Vicky withdrew her hand immediately, got up from her seat, and went inside to the family room. He was drinking his lemonade when he set the glass down on the countertop and walked into the kitchen. Vicky slammed the freezer door so hard that some of the alphabet magnets fell off. Glenn flinched and cleared his throat as he washed his glass in the sink. The water dripped down his hands and washed his wrists.  

              She set the ice cream down on the countertop and looked directly into Glenn’s eyes. They were droopy and red with his pupils fixated on the large flat screen mounted on the wall in front of him. A computer keyboard sat on the couch cushion and a mouse-pad sat on the couch-arm. The TV screen showed a picture of men and women cramped in black inflatable boats coasting up and down waves that undulated in murky waters. A commercial break popped up: Anderson Cooper doing the news from Turkey.

               Glenn rubbed his chin and his new buzz cut, a huge difference from his old stoner’s shaggy hair. His face was narrow, but he had a broad chin with dimples in his cheeks. He was clean shaven, so much, that it looked like the razor had cut off the frightened expression from his face that had appeared when he found out he was going to be training to be a pilot. Glenn had a huge fear when it came to heights, and had never even been on a plane, let alone flying into an unknown territory like Syria. The military operated with drones at this point in the war, something Glenn hoped he could use instead of actually flying. He tucked in his raggedy camo green tee with the sleeves cut off. He smoothed out the wrinkles in his tan khakis, folded the ends up like edges on a cocktail napkin. Glenn looked comfortable in his old attire, but seemed unsettled, as if unsure about going back into the military.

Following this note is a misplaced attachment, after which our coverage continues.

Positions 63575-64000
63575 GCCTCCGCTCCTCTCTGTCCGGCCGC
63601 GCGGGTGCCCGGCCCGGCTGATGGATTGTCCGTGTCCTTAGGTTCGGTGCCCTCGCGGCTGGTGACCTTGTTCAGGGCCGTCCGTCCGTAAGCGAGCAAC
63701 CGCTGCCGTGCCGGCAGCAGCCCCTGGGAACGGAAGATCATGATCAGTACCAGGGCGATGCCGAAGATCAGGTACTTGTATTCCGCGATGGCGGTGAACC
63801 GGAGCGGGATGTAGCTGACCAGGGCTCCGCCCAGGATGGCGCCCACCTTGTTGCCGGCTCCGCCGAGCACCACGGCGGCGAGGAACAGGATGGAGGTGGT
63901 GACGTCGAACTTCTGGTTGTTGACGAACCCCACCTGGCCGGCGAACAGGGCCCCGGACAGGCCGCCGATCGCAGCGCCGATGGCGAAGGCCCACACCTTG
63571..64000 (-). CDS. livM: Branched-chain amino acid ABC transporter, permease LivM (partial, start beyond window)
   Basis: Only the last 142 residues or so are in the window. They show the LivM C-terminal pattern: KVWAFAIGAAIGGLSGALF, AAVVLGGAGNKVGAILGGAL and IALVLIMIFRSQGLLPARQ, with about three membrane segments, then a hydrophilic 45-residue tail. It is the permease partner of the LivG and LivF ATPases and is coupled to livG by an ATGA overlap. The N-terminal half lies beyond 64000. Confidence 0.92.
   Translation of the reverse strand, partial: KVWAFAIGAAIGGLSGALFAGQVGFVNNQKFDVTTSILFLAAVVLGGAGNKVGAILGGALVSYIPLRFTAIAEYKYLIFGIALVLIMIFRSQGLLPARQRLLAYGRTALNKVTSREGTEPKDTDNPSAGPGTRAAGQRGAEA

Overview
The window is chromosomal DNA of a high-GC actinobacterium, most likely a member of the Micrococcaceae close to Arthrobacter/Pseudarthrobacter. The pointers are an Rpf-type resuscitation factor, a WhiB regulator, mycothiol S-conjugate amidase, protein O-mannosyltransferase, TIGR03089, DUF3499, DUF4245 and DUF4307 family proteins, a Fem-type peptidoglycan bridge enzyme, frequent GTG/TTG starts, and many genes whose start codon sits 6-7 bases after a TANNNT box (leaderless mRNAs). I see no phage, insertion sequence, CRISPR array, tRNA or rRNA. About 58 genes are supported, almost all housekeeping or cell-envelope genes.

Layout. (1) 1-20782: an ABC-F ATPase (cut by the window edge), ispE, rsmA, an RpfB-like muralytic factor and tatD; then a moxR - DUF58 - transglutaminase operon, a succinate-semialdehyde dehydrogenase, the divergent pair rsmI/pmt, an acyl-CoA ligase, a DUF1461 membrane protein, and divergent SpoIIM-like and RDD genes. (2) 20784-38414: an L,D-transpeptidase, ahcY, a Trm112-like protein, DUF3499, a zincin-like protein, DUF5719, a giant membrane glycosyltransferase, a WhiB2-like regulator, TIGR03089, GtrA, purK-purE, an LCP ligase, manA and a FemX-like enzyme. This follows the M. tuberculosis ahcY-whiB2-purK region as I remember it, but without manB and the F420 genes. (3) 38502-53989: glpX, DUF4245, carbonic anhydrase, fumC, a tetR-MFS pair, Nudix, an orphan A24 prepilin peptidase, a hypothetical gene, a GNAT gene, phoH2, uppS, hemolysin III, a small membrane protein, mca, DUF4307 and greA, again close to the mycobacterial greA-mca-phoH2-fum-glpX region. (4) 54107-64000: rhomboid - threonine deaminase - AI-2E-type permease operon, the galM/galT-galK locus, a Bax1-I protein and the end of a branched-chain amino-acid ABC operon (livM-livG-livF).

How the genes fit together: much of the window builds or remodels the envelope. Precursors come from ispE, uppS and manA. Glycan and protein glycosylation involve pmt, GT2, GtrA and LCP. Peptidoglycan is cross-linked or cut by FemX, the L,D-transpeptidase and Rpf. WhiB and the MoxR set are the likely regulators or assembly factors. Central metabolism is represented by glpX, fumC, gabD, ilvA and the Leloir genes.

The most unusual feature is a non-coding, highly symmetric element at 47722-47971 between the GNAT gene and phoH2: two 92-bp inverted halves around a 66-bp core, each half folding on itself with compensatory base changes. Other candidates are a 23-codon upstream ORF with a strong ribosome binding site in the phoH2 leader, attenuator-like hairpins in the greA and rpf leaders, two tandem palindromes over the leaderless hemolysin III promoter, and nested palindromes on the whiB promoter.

Vicky stared across the room at the decaying bonsai trees on the cracked windowsill. She had bought the trees for Glenn and now the leaves were browning and turning dead. Outside, it thundered with lightning. She said softly, “You remember Maggie Drayner, right? Well, her husband died over there. I can’t imagine what she must go through every day. I think she’s gone insane. Just absolutely insane. She cremated him and put some of the ashes in a mason jar, and stashed that in her purse. But she always looks so happy, she tells me: he’s always with her now. I worry about her.”

              Glenn wiped his hands on a bath towel. “So, they’re like us now? Is that what you’re saying? Why are you telling me this?” he asked, turning around to face her.

              Vicky put her hands on her hip and sighed. “If you go over there, they’re going to hurt you,” she said, pulling on her vape. A plume of smoke rose and fell.

               Focused on the screen now, Glenn watched as three American soldiers were standing in front of an American flag. “That’s nice of you to say. Do you understand my perspective though? I really got to help out these guys right now Vicky, I’d feel like I’m letting them down if I don’t go over there. They need me. Maybe you don’t see this, but I’m making a difference.”